Supreme Court upholds Measure 37

With a favorable state Supreme Court decision Tuesday, property rights advocates scored a big victory over defenders of Oregon’s renowned statewide planning regime. But more legal and political debate lies ahead.

The state’s highest court upheld a law approved by voters in 2004 that lets property owners file claims for compensation from local and state agencies when land-use regulations reduce the value of their holdings. If those agencies can’t afford the compensation, they can waive the regulation.

But the ruling upholding Measure 37 doesn’t settle a host of questions about how the law will work. For instance, can property owners sell or bequeath their Measure 37 rights? Does Measure 37 apply in an area the federal government declares as scenic, such as the Columbia Gorge?

Planners like Lane Shetterly, director of the Department of Land Conservation and Development, said the agency is involved in 29 different lawsuits and legal proceedings stemming from Measure 37.

And property owners say there are still nitty-gritty questions that could stand in the way of their development plans.

Duane Weeks, for example, estimates it will take six months to a year to figure out how local authorities will deal with his proposal to subdivide the 20-acre farm he and his wife have owned near Canby since 1969. At issue are how strict the road requirements and the septic tank specifications.

Shetterly expects a temporary surge in claims such as those filed by Weeks and his wife.

"If you picture these claims as logs piling up against a dam, now that the Supreme Court has reversed the trial court, the dam has broken," Shetterly said.

More than 2,000 claims already have been filed under the measure, and more will be coming now that the Supreme Court has upheld the law. Without money to compensate claimants, many counties and state agencies have opted to waive the development restrictions.

Approved in 1973, Oregon’s land-use planning program seeks to restrain development in rich agricultural regions such as the Willamette River Valley.

Planning proponents said Oregonians will someday regret the change Measure 37 will bring.

"Many people were not here when the pioneering effort was made to protect Oregon, and they are just not aware of just how dependent our quality of life is on planning," said Hector Macpherson, a former legislator who helped to write the planning law. "By the time they realize how destructive this law is, it will be too late."

Critics of the statewide planning law argued that it often restricts development on land in Eastern Oregon that’s not suitable for agriculture of any sort.

"People with 20 acres of lava and sagebrush have been stuck," said Dave Hunnicutt of Oregonians in Action, the property rights group that sponsored Measure 37.

In its ruling Tuesday, which overturned a lower court ruling, the state Supreme Court said that if the people of a state want to require a government to compensate landowners whose interests are damaged by a new regulation, they have every right to do so.

As to the arguments that Measure 37 treats some property owners differently from others, that it strips the Legislature of its power and that it fails to give neighbors a voice in decisions, the justices said, "We find none of those arguments persuasive."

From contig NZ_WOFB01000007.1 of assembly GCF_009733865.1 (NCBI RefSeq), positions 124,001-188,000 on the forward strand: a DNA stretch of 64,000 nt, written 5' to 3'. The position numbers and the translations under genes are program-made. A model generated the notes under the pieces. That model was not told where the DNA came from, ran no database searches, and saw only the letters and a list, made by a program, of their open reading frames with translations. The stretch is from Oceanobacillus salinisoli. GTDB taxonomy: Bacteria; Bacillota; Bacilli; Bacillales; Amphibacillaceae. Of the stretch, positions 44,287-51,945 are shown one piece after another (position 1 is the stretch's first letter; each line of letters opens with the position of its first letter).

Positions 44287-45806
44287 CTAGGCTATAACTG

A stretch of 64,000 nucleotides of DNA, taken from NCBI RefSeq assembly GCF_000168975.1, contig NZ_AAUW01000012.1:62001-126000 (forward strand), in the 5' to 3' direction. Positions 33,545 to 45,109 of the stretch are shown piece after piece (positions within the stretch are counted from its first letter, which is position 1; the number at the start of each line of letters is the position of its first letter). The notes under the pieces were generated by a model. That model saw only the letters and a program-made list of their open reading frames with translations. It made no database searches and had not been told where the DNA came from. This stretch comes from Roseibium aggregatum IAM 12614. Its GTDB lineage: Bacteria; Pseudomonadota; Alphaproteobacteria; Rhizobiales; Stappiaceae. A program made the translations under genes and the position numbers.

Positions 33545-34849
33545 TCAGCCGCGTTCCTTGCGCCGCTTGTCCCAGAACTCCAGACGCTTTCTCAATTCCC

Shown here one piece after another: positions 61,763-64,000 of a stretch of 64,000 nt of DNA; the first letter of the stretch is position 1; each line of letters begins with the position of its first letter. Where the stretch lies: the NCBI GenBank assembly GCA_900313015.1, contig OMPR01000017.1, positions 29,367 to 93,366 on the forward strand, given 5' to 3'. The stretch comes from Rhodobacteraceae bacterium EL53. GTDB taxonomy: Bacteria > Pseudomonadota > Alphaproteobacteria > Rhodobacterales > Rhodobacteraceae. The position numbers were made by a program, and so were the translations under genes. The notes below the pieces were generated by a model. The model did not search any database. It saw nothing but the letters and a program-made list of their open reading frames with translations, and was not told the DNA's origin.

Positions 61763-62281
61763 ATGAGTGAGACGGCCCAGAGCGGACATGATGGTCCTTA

That brought joy to property rights advocates, such as the Weekses, who first grew berries and then grains on their land. Now, they lease it for production of red oak trees sold as nursery stock and use five acres to grow farmers market vegetables such as corn, tomatoes and garlic.

"They took control of our land and told us what we could do with it," Duane Weeks said.

Proponents of the land-use regulations that brought Oregon national attention were dismayed.

"As a farmer, I want farmland to remain in farming," said James Gilbert, a fruit tree nurseryman, a plaintiff in the challenge to Measure 37 and Democratic candidate for the Legislature.

Hunnicutt said the number of Measure 37 claims should dwindle in a decade. The law will apply mainly to landowners who held title when the rules changed in the 1970s, so many will either settle their claims for compensation or die, he said. "As those people die, their claims go away as well," he said.

But Shetterly said the impact of Measure 37 may endure because it could deter governments from making regulations more strict.

For instance, a billboard company has helped business owners use Measure 37 to challenge regulations the city of Portland passed in 1998 to further restrict the size of billboards. In the face of advice from a city lawyer that the company has a case, the City Council has rejected one proposal on the grounds that the restrictions apply to the use of land, not the space above it.

"You may not see the claims, but you will see the impact," Shetterly said.

Hunnicutt, for one, would not mind seeing a change in the mindset of Oregonians, and he said one of the linchpins of the Oregon system, statewide planning, should be open to question.

"In every other Western state, zoning decisions are made at the local level, and that seems to work," he said.

Last year, the state Legislature tried, and failed, to resolve questions dealing with Measure 37, which led Gov. Ted Kulongoski and the bipartisan legislative leadership to name a 10-member commission to take what’s been called "the big look" at the state’s land-use scheme.

Kulongoski on Tuesday called for the Legislature to clarify the measure, something lawmakers tried, but failed, to do last year.